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Tú, Usted, Vos, Vosotros





Spanish has an undeserved reputation for being easy. It seems to confuse even native speakers. People in Spain, for instance, can be very unclear about the distinction between tú and Usted, and people in Latin American are quite fuzzy about vosotros. For foreigners learning the language, it can seem very confusing since teachers and or natives will contradict each other, depending on what part of the Spanish-speaking world they come from.

This need not be the case. The distinctions are actually quite simple, but are often misunderstood even in grammar books about Spanish.

First, tú, Usted, and vos all mean "you" (singular) in English. By contrast, vosotros means you (plural; sometimes referred jokingly to as "youse" or "you all"). There is no debate about the meaning of each. The confusion lies in when to use them

In Spain, the basic rule is that tú is used with people you are on a first name basis with. You'll use it with friends, family, children and animals, among youth, and even in some prayers (prayers are filled with grammatical exceptions in Spanish, so just memorize as necessary). And young people are tending to use tú over Usted in many situations that older folks would not.

The vos form is not used in Spain except in archaic forms of writing. You can find it in pre-modern literature, or any modern work that wants to give a feeling of being old. Vos comes from the Golden Age of Spanish when it was a polite second-person singular pronoun, and to this day does still appear in some prayers, ritualistic language, and formal occasions. In other words, you won't need it and so don't have to worry about it unless you plan on talking to the King in person.

In Spain, vosotros is always used for the plural of "you", whereas in Latin America it isn't. Instead, Latin American Spanish speakers use Ustedes, which means that many people in Latin America, and learners of Spanish who study Latin American Spanish, cannot even produce the correct verb forms for vosotros. Not a big deal. If you go to Spain, you'll pick them up quickly. If you learned them in class, you'll only need them in Spain.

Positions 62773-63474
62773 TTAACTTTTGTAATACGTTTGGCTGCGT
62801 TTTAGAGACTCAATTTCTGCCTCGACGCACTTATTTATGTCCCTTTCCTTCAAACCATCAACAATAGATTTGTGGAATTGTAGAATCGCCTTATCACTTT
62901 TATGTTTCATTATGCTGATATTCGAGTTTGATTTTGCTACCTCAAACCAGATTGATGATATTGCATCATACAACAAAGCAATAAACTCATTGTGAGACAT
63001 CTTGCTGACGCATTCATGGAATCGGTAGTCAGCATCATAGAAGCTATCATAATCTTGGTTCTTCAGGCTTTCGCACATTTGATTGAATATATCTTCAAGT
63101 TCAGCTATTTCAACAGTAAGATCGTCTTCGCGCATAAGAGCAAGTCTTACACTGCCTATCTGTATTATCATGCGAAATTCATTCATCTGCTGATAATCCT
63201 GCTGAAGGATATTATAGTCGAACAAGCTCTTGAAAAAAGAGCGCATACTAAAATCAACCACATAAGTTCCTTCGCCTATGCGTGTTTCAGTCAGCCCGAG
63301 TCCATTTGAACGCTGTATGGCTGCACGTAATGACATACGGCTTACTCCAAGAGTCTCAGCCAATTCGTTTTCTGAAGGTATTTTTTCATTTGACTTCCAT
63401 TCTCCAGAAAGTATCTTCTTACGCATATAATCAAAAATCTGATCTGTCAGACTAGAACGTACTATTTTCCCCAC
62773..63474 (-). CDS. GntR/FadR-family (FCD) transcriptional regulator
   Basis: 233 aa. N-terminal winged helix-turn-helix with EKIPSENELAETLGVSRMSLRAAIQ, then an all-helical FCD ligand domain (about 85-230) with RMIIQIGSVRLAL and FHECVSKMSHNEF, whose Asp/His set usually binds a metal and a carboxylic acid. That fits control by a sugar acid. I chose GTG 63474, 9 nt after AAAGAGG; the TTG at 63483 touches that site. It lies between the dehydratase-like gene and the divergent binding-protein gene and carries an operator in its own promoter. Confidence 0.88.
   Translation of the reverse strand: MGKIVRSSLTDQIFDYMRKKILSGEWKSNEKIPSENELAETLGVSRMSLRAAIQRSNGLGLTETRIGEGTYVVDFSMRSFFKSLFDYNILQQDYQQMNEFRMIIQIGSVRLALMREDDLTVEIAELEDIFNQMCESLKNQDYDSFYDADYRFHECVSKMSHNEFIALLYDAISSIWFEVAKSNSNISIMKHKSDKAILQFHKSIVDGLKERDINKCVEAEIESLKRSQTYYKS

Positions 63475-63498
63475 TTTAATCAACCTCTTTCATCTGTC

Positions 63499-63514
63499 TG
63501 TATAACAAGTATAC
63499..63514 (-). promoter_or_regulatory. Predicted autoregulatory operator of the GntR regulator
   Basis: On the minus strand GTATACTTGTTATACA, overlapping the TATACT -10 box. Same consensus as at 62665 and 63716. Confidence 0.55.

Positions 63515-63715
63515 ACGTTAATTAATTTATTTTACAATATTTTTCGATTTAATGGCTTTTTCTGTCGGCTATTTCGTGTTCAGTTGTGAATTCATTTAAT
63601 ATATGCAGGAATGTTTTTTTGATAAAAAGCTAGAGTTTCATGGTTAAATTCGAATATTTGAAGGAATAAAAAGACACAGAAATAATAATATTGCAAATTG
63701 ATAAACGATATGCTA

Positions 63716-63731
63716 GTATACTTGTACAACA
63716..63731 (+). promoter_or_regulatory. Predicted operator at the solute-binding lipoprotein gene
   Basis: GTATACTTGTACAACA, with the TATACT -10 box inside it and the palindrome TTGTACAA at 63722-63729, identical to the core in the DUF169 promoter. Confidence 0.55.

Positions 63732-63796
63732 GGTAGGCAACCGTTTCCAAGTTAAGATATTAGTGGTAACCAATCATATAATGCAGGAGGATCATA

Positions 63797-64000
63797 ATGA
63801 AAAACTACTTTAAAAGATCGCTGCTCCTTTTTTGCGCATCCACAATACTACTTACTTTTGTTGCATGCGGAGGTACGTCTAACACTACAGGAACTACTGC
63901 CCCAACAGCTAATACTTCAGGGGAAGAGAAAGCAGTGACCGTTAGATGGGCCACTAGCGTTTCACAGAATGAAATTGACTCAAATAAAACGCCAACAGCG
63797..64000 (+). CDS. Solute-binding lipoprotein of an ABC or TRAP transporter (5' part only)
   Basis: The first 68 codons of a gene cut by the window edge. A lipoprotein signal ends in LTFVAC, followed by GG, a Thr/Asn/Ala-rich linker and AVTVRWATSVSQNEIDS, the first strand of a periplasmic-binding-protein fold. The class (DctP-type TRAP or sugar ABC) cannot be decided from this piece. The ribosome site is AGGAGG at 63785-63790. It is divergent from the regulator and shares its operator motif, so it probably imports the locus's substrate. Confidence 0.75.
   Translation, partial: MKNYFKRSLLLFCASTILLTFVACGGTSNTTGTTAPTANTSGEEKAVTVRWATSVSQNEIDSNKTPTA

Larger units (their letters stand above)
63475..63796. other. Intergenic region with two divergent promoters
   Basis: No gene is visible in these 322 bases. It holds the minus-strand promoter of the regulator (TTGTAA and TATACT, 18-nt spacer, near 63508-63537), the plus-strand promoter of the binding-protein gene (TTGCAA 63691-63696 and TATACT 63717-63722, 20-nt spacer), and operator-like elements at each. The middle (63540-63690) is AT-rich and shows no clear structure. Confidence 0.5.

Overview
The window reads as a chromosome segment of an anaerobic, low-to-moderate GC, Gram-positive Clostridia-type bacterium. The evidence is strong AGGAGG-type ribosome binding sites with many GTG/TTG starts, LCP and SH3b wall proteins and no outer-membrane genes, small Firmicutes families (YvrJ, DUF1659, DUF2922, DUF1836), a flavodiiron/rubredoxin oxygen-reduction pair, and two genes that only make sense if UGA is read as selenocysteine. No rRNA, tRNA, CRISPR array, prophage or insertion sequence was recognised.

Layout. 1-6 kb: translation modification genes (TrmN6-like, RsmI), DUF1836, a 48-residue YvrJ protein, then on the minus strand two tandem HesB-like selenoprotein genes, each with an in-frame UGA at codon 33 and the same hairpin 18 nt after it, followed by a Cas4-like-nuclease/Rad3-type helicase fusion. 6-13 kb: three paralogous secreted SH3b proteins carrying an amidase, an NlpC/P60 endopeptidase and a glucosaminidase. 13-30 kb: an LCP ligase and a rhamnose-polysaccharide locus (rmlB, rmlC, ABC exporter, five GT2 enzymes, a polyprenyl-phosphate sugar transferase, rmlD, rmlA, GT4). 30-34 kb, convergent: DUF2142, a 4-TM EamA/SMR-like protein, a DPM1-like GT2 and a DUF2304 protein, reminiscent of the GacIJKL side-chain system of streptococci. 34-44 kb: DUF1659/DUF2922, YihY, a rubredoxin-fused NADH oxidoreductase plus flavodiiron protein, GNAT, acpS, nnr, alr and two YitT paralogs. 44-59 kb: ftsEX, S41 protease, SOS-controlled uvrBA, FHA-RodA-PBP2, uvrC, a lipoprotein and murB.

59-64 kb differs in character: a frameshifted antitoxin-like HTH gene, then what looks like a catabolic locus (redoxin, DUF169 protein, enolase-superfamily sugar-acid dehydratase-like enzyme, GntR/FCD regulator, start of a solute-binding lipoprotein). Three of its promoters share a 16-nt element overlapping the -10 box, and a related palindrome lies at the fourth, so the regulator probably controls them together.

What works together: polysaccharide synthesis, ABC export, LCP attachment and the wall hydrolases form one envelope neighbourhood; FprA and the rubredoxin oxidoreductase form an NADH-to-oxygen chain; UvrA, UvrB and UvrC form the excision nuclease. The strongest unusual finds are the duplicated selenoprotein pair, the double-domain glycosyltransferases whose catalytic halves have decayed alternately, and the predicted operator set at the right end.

Finally, vos. It is used primarily in Argentina, though also shows up in Paraguay, Uruguay, most of Central America, and is even heard in the far south of Mexico and at times in Colombia, Venezuela, Ecuador, and Chile. But only in Argentina is it used by everyone all the time.

The formation of the vos pronoun is simple: it's vos, te, tu(s), vos. For instance: ¿Te das cuenta de que estoy hablando de vos y de tu amigo? Remember this example and you'll be able to tell how vos is used in a sentence.

The formation of verbs with the vos form is a bit tricky and varies by region. The basic rule for the present tense is to take the infinitive form, remove the stem and add a stressed vowel plus "s". For instance: tener becomes tenés. But this rule doesn't get you very far, and is often not used anyway.

But don't panic. Argentines understand tú just fine, so don't rush out to master vos if you head there. You won't need it, though it's fun to use. If you want to use vos, listen to how the people around you are using it, then follow their lead.

So if you're learning Spanish, don't get confused about what is ultimately straight forward. The tricky part for most people seems to be getting used to using tú, Usted, and if in Argentina, vos, when appropriate, and of course, conjugating the verb correctly.


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